Google has announced that it’s opening up its Tango augmented reality (AR) platform to museums today, kicking off with the Detroit Institute of Arts (DIA).
Google’s Tango platform uses computer vision to make mobile devices location-aware, relative to their surroundings — without relying on external systems, such as GPS, Wi-Fi, or sensors. This is useful for indoor navigation and 3D mapping and opens up a world of opportunities for commercial use cases. Just last week, BMW announced it was using Tango to help sell cars remotely. There aren’t many devices on the market that support Google Tango, however. Google’s Lenovo Phab 2 Pro and the Asus ZenFone A do, but the latter was just announced at CES last week and won’t be available until later this year.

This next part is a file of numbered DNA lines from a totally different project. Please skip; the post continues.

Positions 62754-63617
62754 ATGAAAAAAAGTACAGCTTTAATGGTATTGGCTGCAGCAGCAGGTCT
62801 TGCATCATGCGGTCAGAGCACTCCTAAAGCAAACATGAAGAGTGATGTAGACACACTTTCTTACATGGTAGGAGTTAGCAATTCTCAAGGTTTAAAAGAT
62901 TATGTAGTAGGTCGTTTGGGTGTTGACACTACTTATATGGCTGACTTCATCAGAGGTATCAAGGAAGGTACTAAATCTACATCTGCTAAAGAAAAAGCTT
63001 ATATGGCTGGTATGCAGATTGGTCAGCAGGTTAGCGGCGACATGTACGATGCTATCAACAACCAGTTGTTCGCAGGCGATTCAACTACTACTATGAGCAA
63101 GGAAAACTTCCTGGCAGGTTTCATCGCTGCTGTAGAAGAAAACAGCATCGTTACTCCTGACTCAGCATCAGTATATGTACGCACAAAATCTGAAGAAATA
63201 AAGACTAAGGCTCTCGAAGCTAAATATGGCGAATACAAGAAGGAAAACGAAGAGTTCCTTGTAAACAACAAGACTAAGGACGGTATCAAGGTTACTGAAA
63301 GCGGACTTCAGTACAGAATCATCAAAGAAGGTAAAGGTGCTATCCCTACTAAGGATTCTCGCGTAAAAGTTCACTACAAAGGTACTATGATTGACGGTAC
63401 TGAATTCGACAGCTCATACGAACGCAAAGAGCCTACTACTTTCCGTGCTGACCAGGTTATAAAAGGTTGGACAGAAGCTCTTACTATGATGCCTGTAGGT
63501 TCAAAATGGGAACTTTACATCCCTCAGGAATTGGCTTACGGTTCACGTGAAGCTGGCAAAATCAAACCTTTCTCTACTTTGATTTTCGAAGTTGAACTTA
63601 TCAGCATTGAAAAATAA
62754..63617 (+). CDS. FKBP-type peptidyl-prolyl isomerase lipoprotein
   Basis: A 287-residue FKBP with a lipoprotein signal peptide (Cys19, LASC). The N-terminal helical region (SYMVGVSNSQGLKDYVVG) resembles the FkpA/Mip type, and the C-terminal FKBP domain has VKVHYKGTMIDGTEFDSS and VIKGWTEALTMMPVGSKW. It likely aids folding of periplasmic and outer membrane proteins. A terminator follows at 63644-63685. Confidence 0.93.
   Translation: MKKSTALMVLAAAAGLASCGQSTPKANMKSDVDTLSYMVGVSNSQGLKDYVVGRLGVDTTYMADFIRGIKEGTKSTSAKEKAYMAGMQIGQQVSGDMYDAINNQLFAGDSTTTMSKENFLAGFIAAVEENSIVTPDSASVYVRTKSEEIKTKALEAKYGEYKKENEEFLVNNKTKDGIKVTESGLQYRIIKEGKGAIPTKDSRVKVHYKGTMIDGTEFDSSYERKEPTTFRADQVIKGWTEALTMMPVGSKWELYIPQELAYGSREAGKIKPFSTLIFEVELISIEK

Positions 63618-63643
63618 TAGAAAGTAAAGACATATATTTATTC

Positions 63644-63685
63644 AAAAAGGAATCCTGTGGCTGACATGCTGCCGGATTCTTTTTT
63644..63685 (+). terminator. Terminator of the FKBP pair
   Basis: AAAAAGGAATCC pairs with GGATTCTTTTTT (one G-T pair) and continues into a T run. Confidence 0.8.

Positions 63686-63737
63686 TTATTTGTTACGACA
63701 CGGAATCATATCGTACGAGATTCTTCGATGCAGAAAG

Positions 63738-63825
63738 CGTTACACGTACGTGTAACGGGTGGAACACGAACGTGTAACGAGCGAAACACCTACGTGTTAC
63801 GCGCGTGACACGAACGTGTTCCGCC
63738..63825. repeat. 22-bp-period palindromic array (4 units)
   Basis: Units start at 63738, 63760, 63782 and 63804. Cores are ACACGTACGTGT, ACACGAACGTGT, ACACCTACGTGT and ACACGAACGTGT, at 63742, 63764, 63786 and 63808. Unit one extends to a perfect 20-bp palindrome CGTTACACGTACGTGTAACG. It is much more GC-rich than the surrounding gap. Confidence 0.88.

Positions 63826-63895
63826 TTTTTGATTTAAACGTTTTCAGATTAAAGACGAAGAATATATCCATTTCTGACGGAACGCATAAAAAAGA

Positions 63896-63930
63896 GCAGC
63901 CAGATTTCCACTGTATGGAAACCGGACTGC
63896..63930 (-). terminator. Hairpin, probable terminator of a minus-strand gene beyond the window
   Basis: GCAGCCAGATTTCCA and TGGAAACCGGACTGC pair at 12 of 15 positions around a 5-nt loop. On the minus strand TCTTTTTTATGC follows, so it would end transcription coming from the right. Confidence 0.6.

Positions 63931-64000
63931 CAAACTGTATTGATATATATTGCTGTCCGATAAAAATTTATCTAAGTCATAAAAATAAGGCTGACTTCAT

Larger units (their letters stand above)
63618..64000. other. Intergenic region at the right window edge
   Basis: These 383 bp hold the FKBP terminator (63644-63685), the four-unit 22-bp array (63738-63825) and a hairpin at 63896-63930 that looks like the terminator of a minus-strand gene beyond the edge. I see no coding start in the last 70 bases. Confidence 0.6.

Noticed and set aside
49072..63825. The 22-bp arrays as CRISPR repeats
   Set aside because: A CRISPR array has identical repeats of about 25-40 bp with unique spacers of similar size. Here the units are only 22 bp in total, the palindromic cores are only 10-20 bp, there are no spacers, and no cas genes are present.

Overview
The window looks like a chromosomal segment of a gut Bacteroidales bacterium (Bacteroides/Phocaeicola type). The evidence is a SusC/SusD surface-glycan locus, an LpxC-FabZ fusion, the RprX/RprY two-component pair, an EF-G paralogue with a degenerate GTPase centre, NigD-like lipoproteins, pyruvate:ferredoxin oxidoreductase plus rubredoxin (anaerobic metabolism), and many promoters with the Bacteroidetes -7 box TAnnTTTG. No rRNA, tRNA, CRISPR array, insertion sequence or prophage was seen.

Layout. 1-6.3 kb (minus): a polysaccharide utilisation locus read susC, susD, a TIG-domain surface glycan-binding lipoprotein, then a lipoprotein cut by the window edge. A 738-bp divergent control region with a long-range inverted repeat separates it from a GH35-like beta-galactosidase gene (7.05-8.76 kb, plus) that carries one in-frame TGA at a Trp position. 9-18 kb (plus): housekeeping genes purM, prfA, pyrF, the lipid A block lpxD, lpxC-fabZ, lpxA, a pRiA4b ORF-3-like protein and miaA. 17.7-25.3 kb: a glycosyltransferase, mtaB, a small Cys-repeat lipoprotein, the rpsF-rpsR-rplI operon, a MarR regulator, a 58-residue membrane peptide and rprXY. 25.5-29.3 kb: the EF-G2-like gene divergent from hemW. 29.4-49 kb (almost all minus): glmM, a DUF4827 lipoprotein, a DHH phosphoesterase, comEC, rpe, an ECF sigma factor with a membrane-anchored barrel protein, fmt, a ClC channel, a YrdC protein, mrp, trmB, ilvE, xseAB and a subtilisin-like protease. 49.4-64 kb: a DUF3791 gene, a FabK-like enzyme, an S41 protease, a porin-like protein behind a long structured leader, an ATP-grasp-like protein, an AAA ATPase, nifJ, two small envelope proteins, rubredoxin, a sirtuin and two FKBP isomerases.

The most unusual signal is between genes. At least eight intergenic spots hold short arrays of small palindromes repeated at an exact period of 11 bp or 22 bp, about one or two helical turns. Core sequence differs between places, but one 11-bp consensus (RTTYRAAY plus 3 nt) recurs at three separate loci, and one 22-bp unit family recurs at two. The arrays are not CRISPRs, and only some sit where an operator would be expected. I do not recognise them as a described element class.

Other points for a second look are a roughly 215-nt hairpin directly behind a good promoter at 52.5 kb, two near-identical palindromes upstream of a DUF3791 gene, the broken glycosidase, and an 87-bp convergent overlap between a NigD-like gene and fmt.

For this latest initiative, the DIA has teamed up with GuidiGo, a publishing platform specifically for creating guided tours on mobile devices — and a company that has embraced Tango in the past. In February of last year, GuidiGo demoed one of the first Project Tango apps capable of 3D indoor geolocation, at the Museu Nacional d’Art de Catalunya in Barcelona.
In terms of how the Detroit Institute of Arts will harness the AR powers of Tango, well, visitors will be able to borrow a Lenovo Phab 2 Pro from the front desk, and then they can explore exhibits such as ancient Egyptian mummies, using an AR overlay to garner an X-ray view of the inside of the sarcophagi.
Elsewhere at the DIA, various pit stops will serve up puzzles, games, and quizzes that patrons can interact with through their Lenovo phablet.
Google says it’s working with other museums globally on similar AR-infused exhibits, but it hasn’t shared any specifics yet.